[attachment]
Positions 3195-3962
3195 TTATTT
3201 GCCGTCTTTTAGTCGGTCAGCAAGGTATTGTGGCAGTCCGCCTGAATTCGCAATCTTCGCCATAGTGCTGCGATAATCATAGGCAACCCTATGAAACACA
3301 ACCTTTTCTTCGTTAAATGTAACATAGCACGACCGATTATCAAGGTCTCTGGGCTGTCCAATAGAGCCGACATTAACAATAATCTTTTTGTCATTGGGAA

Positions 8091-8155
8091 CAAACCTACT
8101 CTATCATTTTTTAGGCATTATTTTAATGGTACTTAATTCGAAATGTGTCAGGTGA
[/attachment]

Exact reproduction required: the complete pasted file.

Positions 3195-3962
3195 TTATTT
3201 GCCGTCTTTTAGTCGGTCAGCAAGGTATTGTGGCAGTCCGCCTGAATTCGCAATCTTCGCCATAGTGCTGCGATAATCATAGGCAACCCTATGAAACACA
3301 ACCTTTTCTTCGTTAAATGTAACATAGCACGACCGATTATCAAGGTCTCTGGGCTGTCCAATAGAGCCGACATTAACAATAATCTTTTTGTCATTGGGAA

Positions 8091-8155
8091 CAAACCTACT
8101 CTATCATTTTTTAGGCATTATTTTAATGGTACTTAATTCGAAATGTGTCAGGTGA